Furthermore, Mod’s relationship with jazz never ended with bebop, nosir. From cool jazz instrumentals in many 1960s Mod-approved films from Bond yarns to Funny Face starring Audrey Hepburn, to bossanova interludes popular in the mid to late 1960s and proving highly influential on Japanese Shibuya Kei band Pizzicato 5, the jazz-funk and “rare groove” scenes in the late 1970s that gave birth to acid jazz in the 1980s, which would prove the biggest influence on Paul Weller in the formation of Style Council, to “nu jazz” artists like Lizzy Parks from the UK and Jojo Effect out of Germany, who frequently are met with approval by even those in the scene who would otherwise be staunch Soul fans. Hell, even one of the biggest scene labels calls itself Acid Jazz.
Needless to say, it will always perplex me when I see self-identified Mods who ignorantly dismiss the whole genre, or ask questions like “what does jazz have to do with Mod?” while buying The Strypes latest disc, which is on the Acid Jazz label. The subculture was not only born of jazz, the name, Mod, is short for “Modern jazz enthusiast”, and you barely have to look to see the continued respect for jazz that remains in the scene. Even the “mod jazz versus trad jazz revival” schisms of the late 1950s, very briefly mentioned in the novella and entertained a bit further in the film version of Absolute Beginners, while historical enough to get a nod, seems a mite silly considering the common origin — but then again, one could easily draw a parallel between that and the continuing rift between staunch “purists” of soul and British R&B, and fans of power pop and Britpop, the former group arguing an appeal to tradition, and the latter arguing an appeal to novelty, both equally fallacious positions when neither has a bit of evidence as to why their preferred genre has a greater claim to the Mod subculture.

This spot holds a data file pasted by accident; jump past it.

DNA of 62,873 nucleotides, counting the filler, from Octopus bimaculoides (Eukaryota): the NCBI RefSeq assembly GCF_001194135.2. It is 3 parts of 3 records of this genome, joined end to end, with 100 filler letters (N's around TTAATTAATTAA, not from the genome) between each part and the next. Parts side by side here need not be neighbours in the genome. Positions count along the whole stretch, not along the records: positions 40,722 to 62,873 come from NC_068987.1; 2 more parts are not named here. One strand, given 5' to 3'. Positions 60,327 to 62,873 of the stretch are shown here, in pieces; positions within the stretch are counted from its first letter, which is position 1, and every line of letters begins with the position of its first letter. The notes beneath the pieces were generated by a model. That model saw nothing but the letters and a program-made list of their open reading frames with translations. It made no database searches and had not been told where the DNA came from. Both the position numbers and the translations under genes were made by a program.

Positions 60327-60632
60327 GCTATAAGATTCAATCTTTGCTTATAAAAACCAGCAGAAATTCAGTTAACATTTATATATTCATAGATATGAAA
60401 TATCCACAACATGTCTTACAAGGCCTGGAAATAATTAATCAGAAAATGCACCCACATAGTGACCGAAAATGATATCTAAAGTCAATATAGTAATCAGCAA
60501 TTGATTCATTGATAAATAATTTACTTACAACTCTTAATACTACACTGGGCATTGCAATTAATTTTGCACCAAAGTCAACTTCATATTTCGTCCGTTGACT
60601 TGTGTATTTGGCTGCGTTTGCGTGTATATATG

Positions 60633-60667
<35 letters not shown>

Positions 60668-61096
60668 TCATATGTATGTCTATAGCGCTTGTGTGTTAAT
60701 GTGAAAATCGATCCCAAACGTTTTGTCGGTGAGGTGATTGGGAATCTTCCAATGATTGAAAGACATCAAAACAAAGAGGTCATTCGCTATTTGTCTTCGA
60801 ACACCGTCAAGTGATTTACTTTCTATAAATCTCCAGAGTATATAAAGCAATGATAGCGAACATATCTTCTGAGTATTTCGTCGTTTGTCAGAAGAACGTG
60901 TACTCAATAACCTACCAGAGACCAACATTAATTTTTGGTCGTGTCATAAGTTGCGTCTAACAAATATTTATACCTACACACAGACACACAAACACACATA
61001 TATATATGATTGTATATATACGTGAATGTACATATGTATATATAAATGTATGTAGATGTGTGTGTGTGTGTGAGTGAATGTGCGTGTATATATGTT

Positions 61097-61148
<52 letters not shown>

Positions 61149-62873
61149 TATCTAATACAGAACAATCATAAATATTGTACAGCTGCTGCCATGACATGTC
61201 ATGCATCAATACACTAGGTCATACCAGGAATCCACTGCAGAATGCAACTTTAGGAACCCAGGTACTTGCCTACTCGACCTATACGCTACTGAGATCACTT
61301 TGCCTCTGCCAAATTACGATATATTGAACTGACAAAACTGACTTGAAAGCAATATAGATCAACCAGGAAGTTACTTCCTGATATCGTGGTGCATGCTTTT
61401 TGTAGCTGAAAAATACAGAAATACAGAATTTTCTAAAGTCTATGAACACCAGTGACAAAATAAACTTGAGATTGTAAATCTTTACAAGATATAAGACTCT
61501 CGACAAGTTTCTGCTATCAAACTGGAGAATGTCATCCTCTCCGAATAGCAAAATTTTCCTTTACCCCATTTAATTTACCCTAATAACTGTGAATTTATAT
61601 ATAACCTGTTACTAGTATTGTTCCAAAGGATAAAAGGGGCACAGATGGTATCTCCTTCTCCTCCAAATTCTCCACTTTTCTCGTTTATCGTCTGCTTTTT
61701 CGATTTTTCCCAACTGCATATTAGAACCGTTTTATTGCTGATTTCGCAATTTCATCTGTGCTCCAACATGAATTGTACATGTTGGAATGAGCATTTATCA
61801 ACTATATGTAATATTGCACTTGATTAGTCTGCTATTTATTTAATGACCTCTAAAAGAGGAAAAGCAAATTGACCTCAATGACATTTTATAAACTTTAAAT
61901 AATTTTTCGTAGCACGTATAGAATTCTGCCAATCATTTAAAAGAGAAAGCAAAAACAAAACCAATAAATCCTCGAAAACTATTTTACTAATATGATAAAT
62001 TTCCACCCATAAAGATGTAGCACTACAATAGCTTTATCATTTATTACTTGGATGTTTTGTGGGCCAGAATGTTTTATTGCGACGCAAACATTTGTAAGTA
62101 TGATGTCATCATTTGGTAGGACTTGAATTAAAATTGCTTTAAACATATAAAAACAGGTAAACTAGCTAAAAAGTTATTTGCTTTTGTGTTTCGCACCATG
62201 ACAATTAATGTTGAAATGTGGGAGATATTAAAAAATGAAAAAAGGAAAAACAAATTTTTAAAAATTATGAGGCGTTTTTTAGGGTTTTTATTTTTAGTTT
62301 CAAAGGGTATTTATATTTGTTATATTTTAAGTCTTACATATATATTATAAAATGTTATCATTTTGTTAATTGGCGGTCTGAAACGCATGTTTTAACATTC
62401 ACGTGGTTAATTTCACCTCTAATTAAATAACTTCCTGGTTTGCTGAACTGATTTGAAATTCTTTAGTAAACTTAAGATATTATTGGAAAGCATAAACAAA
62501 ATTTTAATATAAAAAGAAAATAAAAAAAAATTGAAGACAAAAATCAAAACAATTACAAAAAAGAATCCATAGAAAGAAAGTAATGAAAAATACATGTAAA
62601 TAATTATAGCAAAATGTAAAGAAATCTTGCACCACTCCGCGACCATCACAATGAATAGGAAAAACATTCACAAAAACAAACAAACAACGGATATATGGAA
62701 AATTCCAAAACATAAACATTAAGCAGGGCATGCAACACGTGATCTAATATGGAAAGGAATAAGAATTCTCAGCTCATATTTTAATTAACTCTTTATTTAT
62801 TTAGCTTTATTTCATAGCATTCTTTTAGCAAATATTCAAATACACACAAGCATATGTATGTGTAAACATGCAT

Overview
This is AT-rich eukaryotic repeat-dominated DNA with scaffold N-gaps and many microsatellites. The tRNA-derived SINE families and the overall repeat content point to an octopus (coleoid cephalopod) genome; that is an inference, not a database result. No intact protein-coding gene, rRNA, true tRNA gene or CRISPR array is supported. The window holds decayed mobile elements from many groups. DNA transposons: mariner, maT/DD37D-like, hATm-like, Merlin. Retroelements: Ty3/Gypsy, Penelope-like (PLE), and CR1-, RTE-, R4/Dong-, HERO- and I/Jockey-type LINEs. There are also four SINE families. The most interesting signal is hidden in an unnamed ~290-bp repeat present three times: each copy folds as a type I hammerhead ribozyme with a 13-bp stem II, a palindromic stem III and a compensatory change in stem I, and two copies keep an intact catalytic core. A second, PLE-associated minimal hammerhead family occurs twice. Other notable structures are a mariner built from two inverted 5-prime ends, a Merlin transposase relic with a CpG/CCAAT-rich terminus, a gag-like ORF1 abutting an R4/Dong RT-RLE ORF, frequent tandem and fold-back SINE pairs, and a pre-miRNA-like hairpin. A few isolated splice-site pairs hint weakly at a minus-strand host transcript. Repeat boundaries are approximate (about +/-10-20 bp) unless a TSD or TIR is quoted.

As the late Louis Armstrong once quipped about the 1920s “hot jazz” and the 1950s’ “cool jazz”, “Hot can be cool, and cool can be hot, and each can be both. But hot or cool, man, jazz is jazz.” If any genre truly defines the Mod scene in essence, it’d be jazz.